In Kundan Mal v. Thikana Siryari, AIR 1959 Raj 146, a Single Judge of the Rajasthan High Court disagreed with the decision in AIR 1928 Mad 400 and observed:
'It is true that if the suit as framed were beyond the jurisdiction of the lower Courts, they would have had no jurisdiction to make any amendment. However, from the plaint as it stands, it cannot be said that the lower Court had no jurisdiction in the suit when it was filed. The Civil Courts would have been, therefore, perfectly justified in exercising their powers of amendment, even though the consequence of the amendment would be that the suit might become beyond the jurisdiction of the Civil Courts. If as a result of amendment, the suit becomes one not cognisable by Civil Court they would have to return the plaint for presentation to proper Court.'
The same principle was stated in Govardhan Bang v. Govt. of the Union of India, AIR 1953 Hyd 212, thus:--
'While considering whether an amendment should be allowed or not, the Court ought not to go on the merits of the case. If, after allowing the amendment, the Court comes to the conclusion that the Court has no jurisdiction, the Court could return the plaint to the plaintiff to be presented in the proper Court.'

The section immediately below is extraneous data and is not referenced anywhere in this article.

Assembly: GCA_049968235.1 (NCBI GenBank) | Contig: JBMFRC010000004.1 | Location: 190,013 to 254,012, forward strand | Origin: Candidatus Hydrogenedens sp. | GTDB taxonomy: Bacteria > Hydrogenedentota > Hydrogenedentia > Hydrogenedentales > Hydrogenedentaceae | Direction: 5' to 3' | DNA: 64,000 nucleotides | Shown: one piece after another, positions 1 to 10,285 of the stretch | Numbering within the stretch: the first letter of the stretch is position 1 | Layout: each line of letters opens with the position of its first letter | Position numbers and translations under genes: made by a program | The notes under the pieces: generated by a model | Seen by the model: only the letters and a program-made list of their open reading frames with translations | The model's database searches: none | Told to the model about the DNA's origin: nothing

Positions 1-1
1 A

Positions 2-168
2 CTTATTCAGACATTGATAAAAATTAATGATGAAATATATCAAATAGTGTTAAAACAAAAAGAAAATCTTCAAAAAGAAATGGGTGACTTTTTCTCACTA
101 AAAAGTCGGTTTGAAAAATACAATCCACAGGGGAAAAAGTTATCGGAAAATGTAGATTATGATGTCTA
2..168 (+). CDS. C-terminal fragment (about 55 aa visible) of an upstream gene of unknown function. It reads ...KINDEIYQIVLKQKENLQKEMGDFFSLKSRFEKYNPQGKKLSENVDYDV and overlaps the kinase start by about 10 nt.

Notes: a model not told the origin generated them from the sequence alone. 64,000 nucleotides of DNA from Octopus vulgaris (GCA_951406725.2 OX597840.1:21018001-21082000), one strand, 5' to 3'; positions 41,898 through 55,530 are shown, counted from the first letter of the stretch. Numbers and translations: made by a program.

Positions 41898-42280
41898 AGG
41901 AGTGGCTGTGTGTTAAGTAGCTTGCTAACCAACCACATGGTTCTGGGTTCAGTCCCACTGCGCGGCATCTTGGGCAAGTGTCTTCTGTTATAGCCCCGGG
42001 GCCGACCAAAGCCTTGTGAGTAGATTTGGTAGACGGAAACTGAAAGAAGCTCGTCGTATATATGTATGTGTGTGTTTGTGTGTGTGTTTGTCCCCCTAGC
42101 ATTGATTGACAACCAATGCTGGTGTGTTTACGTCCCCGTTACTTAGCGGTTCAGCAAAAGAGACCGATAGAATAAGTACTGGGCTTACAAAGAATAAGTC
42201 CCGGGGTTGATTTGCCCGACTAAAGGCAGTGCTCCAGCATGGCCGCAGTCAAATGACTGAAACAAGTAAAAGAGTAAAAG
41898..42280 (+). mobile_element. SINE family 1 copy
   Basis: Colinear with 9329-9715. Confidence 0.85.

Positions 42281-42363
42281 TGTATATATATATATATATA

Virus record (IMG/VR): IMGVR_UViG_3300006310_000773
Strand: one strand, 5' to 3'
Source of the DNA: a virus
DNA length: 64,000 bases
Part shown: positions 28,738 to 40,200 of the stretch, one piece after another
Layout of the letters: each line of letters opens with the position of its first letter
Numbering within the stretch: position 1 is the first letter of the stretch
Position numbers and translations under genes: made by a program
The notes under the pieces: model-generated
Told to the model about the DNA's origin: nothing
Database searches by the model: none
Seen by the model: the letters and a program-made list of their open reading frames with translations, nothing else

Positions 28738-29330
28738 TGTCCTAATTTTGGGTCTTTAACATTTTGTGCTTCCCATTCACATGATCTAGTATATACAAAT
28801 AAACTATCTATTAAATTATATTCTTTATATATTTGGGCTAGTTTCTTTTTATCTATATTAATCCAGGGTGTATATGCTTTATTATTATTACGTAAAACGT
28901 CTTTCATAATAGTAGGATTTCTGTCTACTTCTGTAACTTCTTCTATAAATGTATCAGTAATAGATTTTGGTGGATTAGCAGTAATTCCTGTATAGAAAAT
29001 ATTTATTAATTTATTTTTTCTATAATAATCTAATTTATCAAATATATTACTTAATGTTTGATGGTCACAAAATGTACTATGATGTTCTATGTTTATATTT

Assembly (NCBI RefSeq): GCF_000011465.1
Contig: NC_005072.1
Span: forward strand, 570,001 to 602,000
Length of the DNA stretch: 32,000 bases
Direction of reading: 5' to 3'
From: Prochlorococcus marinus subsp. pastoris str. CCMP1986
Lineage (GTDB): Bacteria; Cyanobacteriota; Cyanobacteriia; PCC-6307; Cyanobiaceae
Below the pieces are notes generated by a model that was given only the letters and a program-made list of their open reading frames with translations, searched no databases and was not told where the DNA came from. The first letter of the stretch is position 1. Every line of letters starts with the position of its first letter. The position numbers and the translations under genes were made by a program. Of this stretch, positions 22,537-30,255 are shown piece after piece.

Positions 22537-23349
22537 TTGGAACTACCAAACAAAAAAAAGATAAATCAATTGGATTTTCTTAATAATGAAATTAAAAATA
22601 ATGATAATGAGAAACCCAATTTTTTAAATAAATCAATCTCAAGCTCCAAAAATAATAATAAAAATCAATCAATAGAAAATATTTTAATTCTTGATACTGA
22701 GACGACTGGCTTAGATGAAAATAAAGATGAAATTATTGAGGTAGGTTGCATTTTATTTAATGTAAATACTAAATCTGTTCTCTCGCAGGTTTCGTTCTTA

I accept the principle of law stated inAIR 1953 Hyd 212 and AIR 1959 Raj 146.It is not possible to accept the dictum inAIR 1953 Nag 273. Order 7 Rule 10 (1)C. P. C. enables the return of a plaintonly for presentation to the proper Courtin which the suit should have been instituted. It will be possible to invoke theprovision of Order 7 Rule 10 (1) C. P. C.only after the amendment of the plaint,the effect of which alone will be to deprive the jurisdiction of the Court to trythe suit. No question of applicability ofOrder 7 Rule 10 (1) C. P. C. can arisebefore that stage. It is also not possibleto apply the provisions of Order XXIIIC. P. C. for this purpose. When a Courthas jurisdiction to entertain the suit itis only that Court that is competent todeal with the application for amendingthe plaint in that suit. If as a result ofan order allowing the amendment thepecuniary jurisdiction is ousted it mustreturn the plaint for presentation to theproper Court. The fact that the amendment relates back to the presentation ofthe plaint cannot affect the question aall. The amended plaint will be considered to have been wrongly presented inthe Court not having jurisdiction to entertain the same in which case that Courtwill have to pass an order under Order 7Rule 10 (1) C. P. C. When the originalplaint and the application for amendmentare returned for the reason that theeffect of the amendment if allowed willbe to deprive the jurisdiction of theCourt to entertain the suit, the Courtwill not be acting under the provision ofOrder 7 Rule 10 (1) C. P. C. Further ifthe Court in which they are presentedrefuses the prayer for amendment thenit is open to that Court again to directthe return of the plaint for presentationin the first Court. I do not think sucha situation is contemplated. The questionof ouster of jurisdiction will come in onlyafter an order allowing the amendmentis passed and not before that. Undersuch circumstances the Court below hasgot jurisdiction to deal with the application. In these circumstances, I set asidethe order of the Court below and allowthe revision petition. But I make noorder as to costs.